Nalo Hopkinson and Geoff Ryman pull together the Tesseracts Nine in this collection of "New Canadian Speculative Fiction." "The general run of stories in Tesseracts is friendlier than those in most anthologies, magic closer to hand and wonder more immediate," says Sarah Meador. "Above all, the wonder and magic in the worlds of Tesseracts are immediate, not dependent on random chance or grand fate to reveal themselves to mere mortals, but an almost inescapable part of daily life."
Simone Maroney does more waning than waxing with Moon Child, says Jennifer Mo. "While it is evident that first-time author Maroney lacks neither ambition nor enthusiasm, the results are uneven, ranging from the merely pedestrian to the cringe-inducing," she says. "Its slight charms are eclipsed by writing so awkward that even some non-sticklers are bound to find it disruptive, and as a whole, it is neither a cohesive nor convincing fantasy."
Debra Galant is just a bit Rattled by circumstances in her characters' idyllic New Jersey countryside. "The action is larger than life, but Galant manages to execute a resolution in which the good guys win, the bad guys lose and the characters on the fence manage to change the course of their lives for the better," Jessica Lux-Baumann says. "Pick this novel up for a light, fun read."
Avi gets mysterious with The Man Who Was Poe. "Avi's story is a masterful riff on the Poe genre, conjuring a mystery and atmosphere worthy of Poe himself," Tom Knapp says. "He has written a Poe, not as we might have liked him to be, but quite probably very much like he was."
Mary Harvey pulls up a chair to enjoy a collection of Embroideries by Iranian writer and graphic artist Marjane Satrapi. "Satrapi lets the stories tell themselves, each one of them an element in a delicately woven embroidery of anecdotes about an equally delicate subject matter," Mary says. "Satrapi's art is beautiful wedded to her words, her ingenious use of simple, dark lines calling up a rich and complex world full of women dealing with a complete lack of sexual equality, sometimes in very subversive ways. Using the format of images to confront illusions is quite ingenious, and Satrapi's free-flowing, vivid illustrations have the same respect for their subject as Persepolis and Persepolis 2."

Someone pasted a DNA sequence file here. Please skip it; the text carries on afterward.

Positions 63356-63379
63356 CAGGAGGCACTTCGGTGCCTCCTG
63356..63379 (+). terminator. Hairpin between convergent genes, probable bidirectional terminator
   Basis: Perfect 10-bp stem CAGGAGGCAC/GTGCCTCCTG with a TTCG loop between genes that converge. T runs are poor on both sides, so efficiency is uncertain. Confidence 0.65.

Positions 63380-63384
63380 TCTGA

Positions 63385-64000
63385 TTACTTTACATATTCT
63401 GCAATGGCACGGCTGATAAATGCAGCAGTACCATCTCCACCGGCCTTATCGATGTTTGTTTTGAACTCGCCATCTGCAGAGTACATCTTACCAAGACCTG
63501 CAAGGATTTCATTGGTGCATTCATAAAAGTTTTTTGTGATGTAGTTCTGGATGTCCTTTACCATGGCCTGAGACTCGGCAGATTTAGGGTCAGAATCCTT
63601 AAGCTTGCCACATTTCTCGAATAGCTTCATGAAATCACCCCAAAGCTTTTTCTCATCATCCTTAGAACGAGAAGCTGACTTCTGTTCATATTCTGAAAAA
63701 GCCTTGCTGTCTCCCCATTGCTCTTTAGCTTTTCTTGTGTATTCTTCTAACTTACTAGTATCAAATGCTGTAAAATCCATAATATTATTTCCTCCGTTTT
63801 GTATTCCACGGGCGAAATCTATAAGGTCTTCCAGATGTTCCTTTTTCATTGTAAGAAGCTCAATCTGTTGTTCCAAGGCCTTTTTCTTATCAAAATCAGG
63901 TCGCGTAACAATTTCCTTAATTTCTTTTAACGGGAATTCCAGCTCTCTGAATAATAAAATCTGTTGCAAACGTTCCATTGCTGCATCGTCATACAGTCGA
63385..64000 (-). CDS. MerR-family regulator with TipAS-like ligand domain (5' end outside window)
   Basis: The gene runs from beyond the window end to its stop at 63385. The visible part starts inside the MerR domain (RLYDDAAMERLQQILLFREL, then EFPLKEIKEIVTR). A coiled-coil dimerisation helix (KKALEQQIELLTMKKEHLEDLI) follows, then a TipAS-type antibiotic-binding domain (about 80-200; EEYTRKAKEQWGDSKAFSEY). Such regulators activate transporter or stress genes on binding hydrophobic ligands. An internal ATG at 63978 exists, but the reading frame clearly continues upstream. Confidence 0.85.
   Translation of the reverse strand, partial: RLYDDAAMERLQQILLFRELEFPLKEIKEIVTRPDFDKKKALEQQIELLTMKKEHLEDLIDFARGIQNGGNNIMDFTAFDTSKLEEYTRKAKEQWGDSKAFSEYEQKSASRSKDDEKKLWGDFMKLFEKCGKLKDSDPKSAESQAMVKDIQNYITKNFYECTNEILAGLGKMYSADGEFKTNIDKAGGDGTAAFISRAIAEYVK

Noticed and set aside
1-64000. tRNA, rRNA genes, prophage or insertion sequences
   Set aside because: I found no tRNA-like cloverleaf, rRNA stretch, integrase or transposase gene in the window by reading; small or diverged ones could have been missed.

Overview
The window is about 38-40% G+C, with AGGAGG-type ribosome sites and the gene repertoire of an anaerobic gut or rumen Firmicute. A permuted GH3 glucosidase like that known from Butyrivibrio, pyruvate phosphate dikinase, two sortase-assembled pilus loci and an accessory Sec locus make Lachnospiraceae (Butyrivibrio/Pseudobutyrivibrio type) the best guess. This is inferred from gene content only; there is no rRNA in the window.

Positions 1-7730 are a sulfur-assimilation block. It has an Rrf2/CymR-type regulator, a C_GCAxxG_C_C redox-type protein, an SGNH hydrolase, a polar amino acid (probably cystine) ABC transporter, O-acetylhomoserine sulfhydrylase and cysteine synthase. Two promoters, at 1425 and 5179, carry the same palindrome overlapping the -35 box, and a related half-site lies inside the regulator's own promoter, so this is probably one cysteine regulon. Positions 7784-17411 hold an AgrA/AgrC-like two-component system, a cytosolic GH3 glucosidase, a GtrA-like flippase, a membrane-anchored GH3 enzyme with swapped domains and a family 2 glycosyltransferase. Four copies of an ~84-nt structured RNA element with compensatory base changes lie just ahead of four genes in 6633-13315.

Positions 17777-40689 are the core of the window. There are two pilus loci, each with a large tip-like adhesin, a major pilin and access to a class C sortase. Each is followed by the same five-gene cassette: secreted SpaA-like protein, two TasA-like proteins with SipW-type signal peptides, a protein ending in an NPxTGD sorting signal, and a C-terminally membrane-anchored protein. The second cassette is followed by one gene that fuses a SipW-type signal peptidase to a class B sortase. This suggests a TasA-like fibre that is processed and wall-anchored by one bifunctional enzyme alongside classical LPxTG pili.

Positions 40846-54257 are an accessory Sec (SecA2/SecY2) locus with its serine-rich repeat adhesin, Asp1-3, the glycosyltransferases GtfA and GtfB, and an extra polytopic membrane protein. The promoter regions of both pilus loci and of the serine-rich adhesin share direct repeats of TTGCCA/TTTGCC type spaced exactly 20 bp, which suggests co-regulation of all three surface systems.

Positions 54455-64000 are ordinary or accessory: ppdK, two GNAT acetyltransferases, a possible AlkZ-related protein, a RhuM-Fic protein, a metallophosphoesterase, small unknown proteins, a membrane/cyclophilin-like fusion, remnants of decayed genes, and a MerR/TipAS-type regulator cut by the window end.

Tom Knapp glimpses a racy early-morning farewell in Darling Cheri, a "picto-novelette" by Walter Minus. "Darling Cheri is not a graphic novel so much as it is a brief vignette," he says. "It's not for readers looking for action, suspense or character-driven plotting; it's slim slice of cheesecake that briefly sates the senses and is gone."
Tom revisits The Origin of Buffy the Vampire Slayer, with the movie starring Kristy Swanson recast in this graphic novel to suit the Sarah Michelle Gellar version of events. "The popular Dark Horse series of Buffy books proved the perfect place to build a bridge between Los Angeles and Sunnydale," Tom says. "Among longtime fans, The Origin is an essential part of the complete set. For newcomers making a first foray into the Buffyverse, this is the perfect place to start."
Daniel Jolley takes in a little "Springtime for Hitler" with The Producers. "The Producers is a smart, very funny movie (the original story, after all, did come from Mel Brooks, so you know it's going to make you laugh), but the engine that drives it just seems to skip every once and a while," he says. "I'm certainly thankful to finally get a chance to see this production that I have heard so much about, but I have to believe the actual Broadway show presented the story more effectively than the film."